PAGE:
Written by Bob Woelk Tuesday, 10 January 2012 15:06
Here it comes, ready or not. It’s an election year, and that means 11 full months of non-stop political posturing. In fact, thanks to the good folks in Iowa and New Hampshire, the horses are already out of the gate. The water is coming over the dam. The mud is being slung. God bless America.
I look at all the money, and not coincidentally, all the manure being spread around, and I can’t help but feel like the actor James Garner as the lead character in “Support Your Local Sheriff” when he uttered that immortal line to the eldest Danby boy, “When you talk like that, it just makes me feel tired all over.”
And, I am apparently not the only one. The approval rating of Congress is at an all-time low, well under double digits. The Republican hopefuls are running around sniping at each other, at least when they are not taking pot shots at the president.
What we are dealing with here is arguably the most dysfunctional government body ever. And, the sad fact is, we (using the term to describe all voting age citizens of this country in general) hired the clowns who are part of this two-ring circus. We sent them to Washington to serve us, but as it turns out, they appear to be serving only themselves and their wealthy friends.
I guess that’s why their approval rating has dipped below 10 percent.
I think what bothers me most about the group of politicians currently in office and running for office is the way all candidates seem to simplify our country’s extremely complicated problems and issues. In many instances, the voters appear to do the same thing.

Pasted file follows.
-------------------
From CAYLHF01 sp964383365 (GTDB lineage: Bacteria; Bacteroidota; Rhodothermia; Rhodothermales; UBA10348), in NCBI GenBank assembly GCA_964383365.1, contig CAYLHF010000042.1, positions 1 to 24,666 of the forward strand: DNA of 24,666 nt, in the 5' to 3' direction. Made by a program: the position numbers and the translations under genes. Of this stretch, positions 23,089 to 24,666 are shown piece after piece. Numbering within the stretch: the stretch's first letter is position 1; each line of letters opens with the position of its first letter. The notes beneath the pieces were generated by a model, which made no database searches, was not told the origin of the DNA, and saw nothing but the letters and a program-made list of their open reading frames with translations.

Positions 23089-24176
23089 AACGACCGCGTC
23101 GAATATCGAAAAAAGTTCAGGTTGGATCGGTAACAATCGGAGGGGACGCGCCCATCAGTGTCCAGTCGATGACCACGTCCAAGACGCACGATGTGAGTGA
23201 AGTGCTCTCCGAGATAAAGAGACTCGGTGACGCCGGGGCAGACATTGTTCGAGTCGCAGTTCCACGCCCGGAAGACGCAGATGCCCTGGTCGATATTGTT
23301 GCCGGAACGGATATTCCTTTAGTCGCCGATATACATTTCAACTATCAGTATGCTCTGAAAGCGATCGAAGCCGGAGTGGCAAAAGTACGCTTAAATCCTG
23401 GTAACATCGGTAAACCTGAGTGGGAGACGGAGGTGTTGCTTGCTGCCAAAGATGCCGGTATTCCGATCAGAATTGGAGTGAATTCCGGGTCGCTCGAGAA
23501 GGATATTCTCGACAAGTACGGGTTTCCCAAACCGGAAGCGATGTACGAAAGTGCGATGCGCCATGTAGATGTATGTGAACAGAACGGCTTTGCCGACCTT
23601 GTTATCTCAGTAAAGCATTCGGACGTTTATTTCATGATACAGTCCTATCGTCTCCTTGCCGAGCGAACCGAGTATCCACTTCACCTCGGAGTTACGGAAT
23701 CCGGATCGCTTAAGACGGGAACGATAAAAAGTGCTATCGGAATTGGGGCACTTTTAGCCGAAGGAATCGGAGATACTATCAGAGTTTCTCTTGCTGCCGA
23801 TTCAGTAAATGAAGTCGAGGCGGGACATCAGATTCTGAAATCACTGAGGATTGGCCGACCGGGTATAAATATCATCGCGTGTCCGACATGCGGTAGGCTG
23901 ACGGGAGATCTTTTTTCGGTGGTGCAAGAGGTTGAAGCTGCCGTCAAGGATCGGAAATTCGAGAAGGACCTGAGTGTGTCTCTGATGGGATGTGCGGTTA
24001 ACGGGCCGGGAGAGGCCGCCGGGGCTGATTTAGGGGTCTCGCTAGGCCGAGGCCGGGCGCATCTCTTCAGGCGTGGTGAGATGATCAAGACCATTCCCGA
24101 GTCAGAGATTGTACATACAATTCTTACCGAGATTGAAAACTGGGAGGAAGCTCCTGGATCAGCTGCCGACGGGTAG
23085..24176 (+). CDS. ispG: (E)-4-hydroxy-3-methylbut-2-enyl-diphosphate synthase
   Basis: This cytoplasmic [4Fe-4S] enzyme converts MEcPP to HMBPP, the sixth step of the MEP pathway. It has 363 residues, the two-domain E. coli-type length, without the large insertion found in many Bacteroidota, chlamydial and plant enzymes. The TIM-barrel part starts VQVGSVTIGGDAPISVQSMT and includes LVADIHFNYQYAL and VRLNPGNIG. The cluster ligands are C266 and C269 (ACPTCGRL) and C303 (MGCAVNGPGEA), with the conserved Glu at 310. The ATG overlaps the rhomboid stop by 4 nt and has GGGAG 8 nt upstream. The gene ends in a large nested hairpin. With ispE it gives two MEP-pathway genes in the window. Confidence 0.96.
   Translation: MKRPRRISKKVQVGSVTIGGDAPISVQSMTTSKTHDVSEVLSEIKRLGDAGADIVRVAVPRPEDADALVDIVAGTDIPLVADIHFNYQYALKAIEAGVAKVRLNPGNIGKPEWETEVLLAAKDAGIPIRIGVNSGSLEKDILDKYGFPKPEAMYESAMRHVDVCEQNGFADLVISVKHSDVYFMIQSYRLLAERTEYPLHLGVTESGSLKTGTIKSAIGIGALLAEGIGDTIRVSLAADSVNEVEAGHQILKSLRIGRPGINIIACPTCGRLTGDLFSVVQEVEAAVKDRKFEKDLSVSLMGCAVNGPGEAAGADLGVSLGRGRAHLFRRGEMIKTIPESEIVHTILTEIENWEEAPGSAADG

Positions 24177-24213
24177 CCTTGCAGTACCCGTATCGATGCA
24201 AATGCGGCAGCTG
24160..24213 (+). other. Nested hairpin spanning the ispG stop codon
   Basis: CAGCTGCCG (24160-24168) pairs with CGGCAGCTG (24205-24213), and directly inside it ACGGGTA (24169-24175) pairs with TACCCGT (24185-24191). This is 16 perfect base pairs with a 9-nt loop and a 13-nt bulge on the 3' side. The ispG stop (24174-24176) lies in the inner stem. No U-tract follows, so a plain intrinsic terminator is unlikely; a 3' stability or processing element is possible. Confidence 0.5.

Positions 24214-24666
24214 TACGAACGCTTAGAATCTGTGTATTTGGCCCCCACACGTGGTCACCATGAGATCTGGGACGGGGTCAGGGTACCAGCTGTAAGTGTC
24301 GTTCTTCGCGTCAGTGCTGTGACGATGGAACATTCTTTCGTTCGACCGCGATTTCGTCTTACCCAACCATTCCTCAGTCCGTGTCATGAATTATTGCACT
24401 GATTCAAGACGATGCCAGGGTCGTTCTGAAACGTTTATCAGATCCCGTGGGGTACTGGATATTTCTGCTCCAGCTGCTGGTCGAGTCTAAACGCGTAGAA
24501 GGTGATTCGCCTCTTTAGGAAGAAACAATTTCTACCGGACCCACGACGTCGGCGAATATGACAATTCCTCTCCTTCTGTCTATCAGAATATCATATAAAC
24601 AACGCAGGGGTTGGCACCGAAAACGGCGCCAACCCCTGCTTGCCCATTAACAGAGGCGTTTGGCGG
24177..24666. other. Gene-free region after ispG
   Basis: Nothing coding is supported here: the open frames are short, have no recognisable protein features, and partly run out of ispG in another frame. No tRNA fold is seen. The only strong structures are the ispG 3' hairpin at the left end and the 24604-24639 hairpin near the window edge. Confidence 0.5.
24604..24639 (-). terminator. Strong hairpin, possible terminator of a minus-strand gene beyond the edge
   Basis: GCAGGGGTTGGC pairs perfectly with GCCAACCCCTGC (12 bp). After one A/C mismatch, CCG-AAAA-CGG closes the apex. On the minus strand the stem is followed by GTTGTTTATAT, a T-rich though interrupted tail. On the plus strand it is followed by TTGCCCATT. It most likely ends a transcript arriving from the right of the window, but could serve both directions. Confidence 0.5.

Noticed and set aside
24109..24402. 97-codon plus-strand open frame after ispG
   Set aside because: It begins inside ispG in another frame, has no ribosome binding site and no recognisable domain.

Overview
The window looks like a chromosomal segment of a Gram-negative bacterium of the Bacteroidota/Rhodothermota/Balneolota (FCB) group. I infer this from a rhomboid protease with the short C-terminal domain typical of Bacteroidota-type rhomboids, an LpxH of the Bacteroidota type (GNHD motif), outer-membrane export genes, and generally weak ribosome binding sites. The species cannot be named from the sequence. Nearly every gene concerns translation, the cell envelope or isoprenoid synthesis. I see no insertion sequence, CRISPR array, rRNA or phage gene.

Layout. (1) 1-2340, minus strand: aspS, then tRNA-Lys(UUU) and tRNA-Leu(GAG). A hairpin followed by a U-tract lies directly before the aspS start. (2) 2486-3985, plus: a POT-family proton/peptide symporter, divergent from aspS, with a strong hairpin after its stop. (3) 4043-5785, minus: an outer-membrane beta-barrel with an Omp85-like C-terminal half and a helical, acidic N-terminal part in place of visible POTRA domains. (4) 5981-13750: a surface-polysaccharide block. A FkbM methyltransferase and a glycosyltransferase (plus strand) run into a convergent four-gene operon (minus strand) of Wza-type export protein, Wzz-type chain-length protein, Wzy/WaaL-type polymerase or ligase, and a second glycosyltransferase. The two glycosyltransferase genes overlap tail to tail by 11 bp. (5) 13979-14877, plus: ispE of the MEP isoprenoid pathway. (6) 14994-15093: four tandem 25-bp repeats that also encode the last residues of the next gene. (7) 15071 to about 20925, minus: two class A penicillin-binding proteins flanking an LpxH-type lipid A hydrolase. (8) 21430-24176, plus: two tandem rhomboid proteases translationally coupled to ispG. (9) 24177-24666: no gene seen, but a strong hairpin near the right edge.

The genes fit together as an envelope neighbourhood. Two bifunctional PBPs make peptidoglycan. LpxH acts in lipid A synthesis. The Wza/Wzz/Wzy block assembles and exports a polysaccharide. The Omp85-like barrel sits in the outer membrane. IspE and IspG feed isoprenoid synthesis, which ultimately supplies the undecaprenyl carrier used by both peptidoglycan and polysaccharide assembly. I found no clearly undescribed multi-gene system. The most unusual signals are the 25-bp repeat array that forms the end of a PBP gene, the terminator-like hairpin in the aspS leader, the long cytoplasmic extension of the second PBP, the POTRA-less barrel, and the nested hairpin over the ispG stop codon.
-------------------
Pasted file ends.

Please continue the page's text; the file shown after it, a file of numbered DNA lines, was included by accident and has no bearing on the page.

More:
Let’s take illegal immigration, for example. It’s easy to simply say all undocumented persons should be sent back to their countries of origin. Most of the time, truth be told, we are talking about citizens of Mexico.
I hear the term “illegal immigrants” thrown around rather loosely, even by some who call themselves Christians. Is it really possible for a human being to be illegal? Yes, I understand that people have crossed our borders unlawfully, but (1) there is no way they can all be found; (2) many have children here who are already citizens, and only the most heartless of Americans would want to separate kids from parents; and (3) simply throwing up segments of a wall and then talking tough about enforcement of immigration laws is no substitute for a comprehensive plan.
Second, I have heard more than one candidate declare himself or herself a “job creator.” I thought the idea was that businesses created jobs—at least that has been the case since the Great Depression. Unless we are talking about a WPA or CCC-type government program, it’s just not that simple to lower the nation’s unemployment rate.
If all it takes is lip service, why hasn’t any recent president of either party been able to do it?
I have yet to hear any modern-era politician present the details of a sure-fire plan to stimulate the economy and put everybody back to work who want to be employed. There are far too many variables: inflation, taxes, manufacturing, the stock market.
And, those are just the domestic issues. America has even less control when it comes to foreign influences. So, simply saying jobs will be created does not make it happen.